304. Robert Southey to Charles Watkin Williams Wynn, [10 April 1798]

304. Robert Southey to Charles Watkin Williams Wynn, [10 April 1798] ⁠* 

My dear Wynn

I expected no letters on a Monday, & therefore did not look for any yesterday — but yours came from Maidenhead when a London one would not have come — & I have now only time to acknowledge it. The Ring [1]  shall come tomorrow — you must expect nothing from it — one stanza may cause a smile — & that is all.

have you forgotten the subject I once mentioned to you for a ballad without a ghost? — the castle inhabited only by the maniac & young woman? [2] 

I have thought of writing to you as a Member of Parliament [3]  upon the subject of the moral mxxx property left to charitable uses & misapplied. I am very glad you did not speak upon the Slave Trade [4]  — & yet I should <not> like you always to swim silently with the stream. it appears to me that on this subject much might be done — & the condition of the poor very greatly amended by only restoring to them what is pilfered.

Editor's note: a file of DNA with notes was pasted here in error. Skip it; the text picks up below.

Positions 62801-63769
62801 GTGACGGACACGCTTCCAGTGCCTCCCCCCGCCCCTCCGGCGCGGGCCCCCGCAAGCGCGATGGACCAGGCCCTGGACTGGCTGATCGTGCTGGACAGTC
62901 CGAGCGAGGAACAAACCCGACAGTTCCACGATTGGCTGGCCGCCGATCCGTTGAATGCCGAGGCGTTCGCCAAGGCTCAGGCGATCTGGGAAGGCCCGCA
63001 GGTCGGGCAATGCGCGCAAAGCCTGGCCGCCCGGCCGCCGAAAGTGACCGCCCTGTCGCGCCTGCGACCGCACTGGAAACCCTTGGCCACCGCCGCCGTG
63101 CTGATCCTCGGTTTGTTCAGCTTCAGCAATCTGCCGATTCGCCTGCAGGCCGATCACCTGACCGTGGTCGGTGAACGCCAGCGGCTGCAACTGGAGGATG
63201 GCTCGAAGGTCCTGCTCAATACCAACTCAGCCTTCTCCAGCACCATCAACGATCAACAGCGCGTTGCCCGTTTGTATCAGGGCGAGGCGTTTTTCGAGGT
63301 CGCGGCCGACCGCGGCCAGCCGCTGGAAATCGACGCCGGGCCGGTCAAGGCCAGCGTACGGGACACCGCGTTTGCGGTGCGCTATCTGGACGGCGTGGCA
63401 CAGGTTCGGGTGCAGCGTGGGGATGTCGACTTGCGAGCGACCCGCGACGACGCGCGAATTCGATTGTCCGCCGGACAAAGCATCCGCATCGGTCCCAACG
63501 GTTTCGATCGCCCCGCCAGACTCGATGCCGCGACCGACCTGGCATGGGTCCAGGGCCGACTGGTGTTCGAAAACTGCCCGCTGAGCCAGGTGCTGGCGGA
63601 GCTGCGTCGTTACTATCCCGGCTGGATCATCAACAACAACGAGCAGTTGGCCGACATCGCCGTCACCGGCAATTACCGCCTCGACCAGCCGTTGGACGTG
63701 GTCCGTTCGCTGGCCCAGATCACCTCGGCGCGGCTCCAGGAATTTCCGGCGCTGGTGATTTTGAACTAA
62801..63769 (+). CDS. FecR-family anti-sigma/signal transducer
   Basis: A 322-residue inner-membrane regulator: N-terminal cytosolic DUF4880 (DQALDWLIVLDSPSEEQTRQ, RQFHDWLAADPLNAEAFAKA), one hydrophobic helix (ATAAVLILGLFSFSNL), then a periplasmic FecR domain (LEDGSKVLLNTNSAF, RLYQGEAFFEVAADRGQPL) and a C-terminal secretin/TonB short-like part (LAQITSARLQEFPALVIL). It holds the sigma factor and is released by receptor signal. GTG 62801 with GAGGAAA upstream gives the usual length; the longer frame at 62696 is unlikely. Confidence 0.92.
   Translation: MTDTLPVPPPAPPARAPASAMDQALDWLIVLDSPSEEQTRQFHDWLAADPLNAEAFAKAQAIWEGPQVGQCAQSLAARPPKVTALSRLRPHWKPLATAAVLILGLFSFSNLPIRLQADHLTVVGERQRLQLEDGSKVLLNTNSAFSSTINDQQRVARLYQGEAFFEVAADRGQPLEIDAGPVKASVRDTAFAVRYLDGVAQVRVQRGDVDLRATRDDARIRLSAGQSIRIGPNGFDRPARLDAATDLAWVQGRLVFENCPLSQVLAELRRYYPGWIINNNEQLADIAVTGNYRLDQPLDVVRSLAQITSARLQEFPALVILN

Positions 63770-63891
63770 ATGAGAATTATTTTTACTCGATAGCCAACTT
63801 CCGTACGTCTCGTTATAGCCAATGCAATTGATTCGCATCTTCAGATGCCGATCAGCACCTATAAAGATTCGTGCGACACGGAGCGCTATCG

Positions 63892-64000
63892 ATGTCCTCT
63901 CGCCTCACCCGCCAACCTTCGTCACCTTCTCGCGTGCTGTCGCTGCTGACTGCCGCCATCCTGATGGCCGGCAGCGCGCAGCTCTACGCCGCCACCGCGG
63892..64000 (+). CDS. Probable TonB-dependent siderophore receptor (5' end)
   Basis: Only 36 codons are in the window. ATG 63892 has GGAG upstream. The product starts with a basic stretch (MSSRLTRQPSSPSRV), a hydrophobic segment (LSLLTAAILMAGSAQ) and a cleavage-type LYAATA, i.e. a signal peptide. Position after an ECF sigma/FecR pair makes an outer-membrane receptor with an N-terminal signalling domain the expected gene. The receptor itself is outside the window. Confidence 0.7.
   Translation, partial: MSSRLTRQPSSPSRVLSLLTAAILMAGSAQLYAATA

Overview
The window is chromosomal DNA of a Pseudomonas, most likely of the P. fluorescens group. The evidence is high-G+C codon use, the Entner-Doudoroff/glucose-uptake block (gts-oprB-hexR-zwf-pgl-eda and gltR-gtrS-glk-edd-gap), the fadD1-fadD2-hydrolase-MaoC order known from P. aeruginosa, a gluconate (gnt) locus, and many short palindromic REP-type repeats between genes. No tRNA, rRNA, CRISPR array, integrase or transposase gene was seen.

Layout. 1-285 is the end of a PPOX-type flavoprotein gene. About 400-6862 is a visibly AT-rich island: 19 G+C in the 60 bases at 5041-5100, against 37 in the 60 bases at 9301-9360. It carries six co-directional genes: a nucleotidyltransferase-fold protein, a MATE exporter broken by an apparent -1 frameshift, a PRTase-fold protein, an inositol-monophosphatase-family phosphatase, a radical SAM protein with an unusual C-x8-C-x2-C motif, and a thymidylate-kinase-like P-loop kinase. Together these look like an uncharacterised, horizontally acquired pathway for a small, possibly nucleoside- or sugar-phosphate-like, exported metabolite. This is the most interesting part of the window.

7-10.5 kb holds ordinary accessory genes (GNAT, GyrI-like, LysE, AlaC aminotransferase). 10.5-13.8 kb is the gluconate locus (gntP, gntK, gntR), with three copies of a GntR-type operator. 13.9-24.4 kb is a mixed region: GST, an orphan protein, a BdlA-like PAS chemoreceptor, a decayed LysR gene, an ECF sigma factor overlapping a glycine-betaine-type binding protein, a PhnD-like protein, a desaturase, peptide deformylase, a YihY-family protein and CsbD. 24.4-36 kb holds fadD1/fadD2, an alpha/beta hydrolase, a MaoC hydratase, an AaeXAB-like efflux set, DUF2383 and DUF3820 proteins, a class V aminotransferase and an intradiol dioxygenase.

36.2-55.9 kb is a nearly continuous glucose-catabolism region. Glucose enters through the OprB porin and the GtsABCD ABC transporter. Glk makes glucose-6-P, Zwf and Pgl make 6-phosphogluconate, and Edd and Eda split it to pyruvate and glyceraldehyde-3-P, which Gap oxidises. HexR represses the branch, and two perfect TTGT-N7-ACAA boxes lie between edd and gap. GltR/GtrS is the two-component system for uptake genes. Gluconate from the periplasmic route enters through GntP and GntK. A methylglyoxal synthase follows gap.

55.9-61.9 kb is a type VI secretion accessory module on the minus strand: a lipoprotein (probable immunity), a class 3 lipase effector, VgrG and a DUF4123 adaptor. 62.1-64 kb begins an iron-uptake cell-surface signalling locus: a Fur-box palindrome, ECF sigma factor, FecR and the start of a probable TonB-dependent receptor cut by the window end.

God bless you.

yrs affectionately

R Southey.



* Address: To/ C W Williams Wynn Esqr/ Dropmore Hill/ Maidenhead
Stamped: BRISTOL
Endorsement: April 10 1798
MS: National Library of Wales, MS 4811D. ALS; 2p.
Unpublished. BACK

[1] Southey’s poem had appeared in the Morning Post, 22 February 1798, under the signature ‘Walter’ (probably a version of ‘Wat Tyler’, a favourite pseudonym of Southey’s). The poem was later renamed ‘King Charlemain’. BACK

[2] Southey noted this idea in his Common-Place Book, ed. John Wood Warter, 4 series (London, 1849–1850), IV, pp. 95–96, but he did not turn it into a poem. BACK

[3] Wynn had been elected as one of the Members of Parliament for the pocket borough of Old Sarum in 1797. BACK

[4] On 3 April 1798 the House of Commons had rejected by 87 votes to 83 a motion to give William Wilberforce (1759–1833; DNB) leave to introduce a bill abolishing the slave trade. BACK